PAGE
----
Canyon – You can grab one or possibly two beacons easily from the beginning. Firstly, head towards your closest beacon, either over the bridge or on the elevated platform, then make your way around the outer edge of the map. The center beacon is a common battleground, while sticking to the outside loop allows for sneak attacks and grabbing an enemy-zone beacon. This also keeps you out of the range and behind cover from snipers. If you don’t see an enemy Red moving towards the center, pop in hiding behind your side of the wall for cover.
Carrier – This is the best map to grab beacons initially. The straightforward layout means that with a Dash bot, you should be able to sprint up the deck grabbing a minimum of 2 beacons. The middle beacon, much like Yamantau, is hotly contested so you’ll need to be extra quick to get that third. Sprint to the forward-most edge of each beacon you capture to shave valuable seconds off getting to the middle beacon. The mirrored map (indicated by the long red line through the middle) and its straight line layout means that crafty pilots will have to make good use of the bottom-deck cover to snake the beacons on the opposite side of the map. Grab one on Beacon Rush, however, and the advantage to your team is immense!
Dead City – Your raised beacon directly to your left can be grabbed immediately by either climbing the ramp or from the ground. The ground may be a faster option, then a quick sprint down the course towards beacons A or C should be next up. If the Reds rush to either of those in numbers, you can always head towards the center Beacon E. If you run towards your A or C beacon, then you can run the opposite way as well. Just be careful for Red snipers that rush to the top of the ramp for a better vantage point. It is usually easier to get to the center beacon from this position.
Dreadnought – The A and E beacons are easily gettable from the beginning, while the center C beacon is a tight battlefield. From A or E, head to B before anyone spots you. From the center beacon you can run out to Beacon D. Just watch for flanking Reds from their territory as you head down the ramp.
Moon – Begin by grabbing your A or E beacon, then make haste towards your B or D beacon. The center C beacon is also capturable from the first beacons from below. For an aggressive strategy, head towards your enemy territory D or B beacons, then rush for their A or E beacons. This small map means most beacons are fought for and changed over many times. One of the best maps to liberate enemy beacons.
Powerplant – Two common lines taken here from the beginning are B to A or straight from D or E to C. C is a conflict point and easy for snipers to pick you from the hill or brawlers to sneak around for hit and runs. B is also a conflict point due to its proximity to the three surrounding beacons. Dash bots can now easily outrun standard bots in capturing beacons in the early game on this map. Head towards the beacons they aren’t gunning for.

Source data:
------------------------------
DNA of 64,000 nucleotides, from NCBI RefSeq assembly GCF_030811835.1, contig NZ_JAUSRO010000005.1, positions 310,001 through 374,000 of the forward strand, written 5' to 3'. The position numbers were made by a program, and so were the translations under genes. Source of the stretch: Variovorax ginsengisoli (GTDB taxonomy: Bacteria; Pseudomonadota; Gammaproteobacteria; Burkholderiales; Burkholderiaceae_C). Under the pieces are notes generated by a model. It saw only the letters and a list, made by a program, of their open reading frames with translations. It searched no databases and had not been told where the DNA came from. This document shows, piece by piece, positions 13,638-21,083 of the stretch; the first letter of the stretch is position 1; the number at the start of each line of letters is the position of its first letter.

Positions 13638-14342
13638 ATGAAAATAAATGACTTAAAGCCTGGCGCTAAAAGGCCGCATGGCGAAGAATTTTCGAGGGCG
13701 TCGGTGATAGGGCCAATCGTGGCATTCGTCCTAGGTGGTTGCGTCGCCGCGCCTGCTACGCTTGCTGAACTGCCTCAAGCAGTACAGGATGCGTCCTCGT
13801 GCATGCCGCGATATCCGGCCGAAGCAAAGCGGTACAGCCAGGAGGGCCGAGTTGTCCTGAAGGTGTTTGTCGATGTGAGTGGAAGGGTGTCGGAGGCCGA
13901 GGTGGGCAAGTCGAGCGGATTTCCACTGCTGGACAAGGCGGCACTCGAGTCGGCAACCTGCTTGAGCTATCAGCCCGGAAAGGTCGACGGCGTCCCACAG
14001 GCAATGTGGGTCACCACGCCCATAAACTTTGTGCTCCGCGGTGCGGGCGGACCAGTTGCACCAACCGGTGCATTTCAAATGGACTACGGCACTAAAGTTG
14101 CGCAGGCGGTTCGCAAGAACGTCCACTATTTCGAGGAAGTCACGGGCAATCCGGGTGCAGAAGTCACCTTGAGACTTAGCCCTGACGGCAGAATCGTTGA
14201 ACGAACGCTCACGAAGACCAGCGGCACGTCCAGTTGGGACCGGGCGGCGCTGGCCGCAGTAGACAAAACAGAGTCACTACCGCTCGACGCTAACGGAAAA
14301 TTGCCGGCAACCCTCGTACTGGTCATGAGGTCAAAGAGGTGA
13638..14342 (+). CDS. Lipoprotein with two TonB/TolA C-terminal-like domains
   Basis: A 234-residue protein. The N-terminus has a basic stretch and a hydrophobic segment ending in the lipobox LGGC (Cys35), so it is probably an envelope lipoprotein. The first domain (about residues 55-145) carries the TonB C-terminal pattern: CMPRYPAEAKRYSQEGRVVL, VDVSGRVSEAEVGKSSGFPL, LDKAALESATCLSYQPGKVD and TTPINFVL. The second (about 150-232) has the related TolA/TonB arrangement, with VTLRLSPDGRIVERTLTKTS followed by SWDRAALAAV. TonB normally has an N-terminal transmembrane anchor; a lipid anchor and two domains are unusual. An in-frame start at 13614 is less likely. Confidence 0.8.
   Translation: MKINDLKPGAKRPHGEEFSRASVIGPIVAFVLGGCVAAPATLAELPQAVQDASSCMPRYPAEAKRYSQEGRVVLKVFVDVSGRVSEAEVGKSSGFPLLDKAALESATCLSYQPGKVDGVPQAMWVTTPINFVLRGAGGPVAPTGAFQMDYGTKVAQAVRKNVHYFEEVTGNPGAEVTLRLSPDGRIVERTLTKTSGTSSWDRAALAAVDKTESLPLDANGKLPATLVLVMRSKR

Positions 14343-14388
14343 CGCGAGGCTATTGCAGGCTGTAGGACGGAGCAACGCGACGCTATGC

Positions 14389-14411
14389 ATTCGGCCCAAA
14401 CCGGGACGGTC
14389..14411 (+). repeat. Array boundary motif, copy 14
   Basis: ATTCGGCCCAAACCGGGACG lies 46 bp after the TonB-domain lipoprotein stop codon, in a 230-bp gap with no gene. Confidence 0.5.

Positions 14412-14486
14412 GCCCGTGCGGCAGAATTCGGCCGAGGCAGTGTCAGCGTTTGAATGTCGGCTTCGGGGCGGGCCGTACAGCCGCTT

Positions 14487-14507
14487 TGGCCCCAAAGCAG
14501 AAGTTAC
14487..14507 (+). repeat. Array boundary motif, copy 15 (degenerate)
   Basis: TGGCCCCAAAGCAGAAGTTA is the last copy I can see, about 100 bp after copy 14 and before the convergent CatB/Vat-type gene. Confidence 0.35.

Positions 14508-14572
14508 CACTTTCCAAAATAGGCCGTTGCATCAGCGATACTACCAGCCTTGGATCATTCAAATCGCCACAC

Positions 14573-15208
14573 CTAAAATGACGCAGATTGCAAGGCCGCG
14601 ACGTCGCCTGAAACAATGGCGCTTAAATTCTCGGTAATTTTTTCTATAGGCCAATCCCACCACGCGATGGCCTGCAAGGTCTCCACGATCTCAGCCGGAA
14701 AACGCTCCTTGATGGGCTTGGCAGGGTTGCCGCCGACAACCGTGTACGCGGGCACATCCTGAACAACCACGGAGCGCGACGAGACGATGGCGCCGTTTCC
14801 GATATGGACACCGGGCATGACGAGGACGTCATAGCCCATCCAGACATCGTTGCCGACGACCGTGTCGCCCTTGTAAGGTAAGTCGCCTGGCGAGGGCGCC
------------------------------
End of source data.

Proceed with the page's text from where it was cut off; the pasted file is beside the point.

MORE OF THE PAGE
Rome – This is a great map to grab 1-2 beacons from the start, however you’ll soon find yourself in the middle of conflict. If you are going to rush for 3 beacons immediately, then make sure to have plenty of firepower in your Dash/Hover bot. From your spawn point, quickly hit the A-E beacons then sprint to the B-D beacons. If you notice an opening in the Colosseum (C) beacon, then by all means grab it! It is quite advantageous for your team and you’ll have plenty of cover from non-Jump/Hover bots. Especially useful if the Red team is overloading on the side B-D beacons.
Shenzhen – Well, the A and C beacons are right by the spawn point so as soon as you drop into battle, get a move on. After that, run to the B or D beacon – which ever one isn’t being stalked by 3 or 4 enemy Reds. Brave pilots can go hard towards the E beacon but you’ll be completely exposed so drop in with a shielded bot if you dare. If your teammates are adept, especially on Beacon Rush, make a go for the enemy A or C beacon… if you win it, then you can respawn in enemy territory and rack up the damage.
Springfield – The size of this map makes beacon capping tricky, but not impossible. Depending on your spawn point, either in the dry riverbed or up on the platform, you can capture your A or B beacon quite easily. Quicker bots should make a go for the C or E beacons, and Dash or medium bots are great to make a run on D. Due to the beacon D being located closer to one team, they have a much greater chance of gaining control. Note: Beacon C can be captured from the ground – handy if you don’t have a Jump bot. Just get behind the third pillar under the beacon and you should have it.
Valley – This small map offers plenty of opportunity to capture beacons. Grab the corner A or E beacon first, then collapse on the middle. If the enemy team captures and runs from their beacon to fight, a little patience means you can snake theirs rather easily. A B-D combo from the beginning will most likely require some fighting so don’t go all in with a light bot. As bots die out in the center kill zone, timing is everything when trying to capture center.
Yamantau – Being a large map, grabbing beacons after the initial charge is incredibly difficult. Quickly grab your local C or E beacon, sprint either towards your side A or B beacon or shoot for the center D Beacon. After that, with how open the map is, you’ll probably have to wait for the late game to charge your opponent’s’ side beacons. The center can be fought over and won and lost several times during a match so there is that. Wide flanking maneuvers are doable but time-consuming and should you lose out to a sniper, then you’ve wasted a good portion of your match.
Did we miss anything in Beacon Capping 101? Leave anything out? Leave a comment below or shoot us an email at email@example.com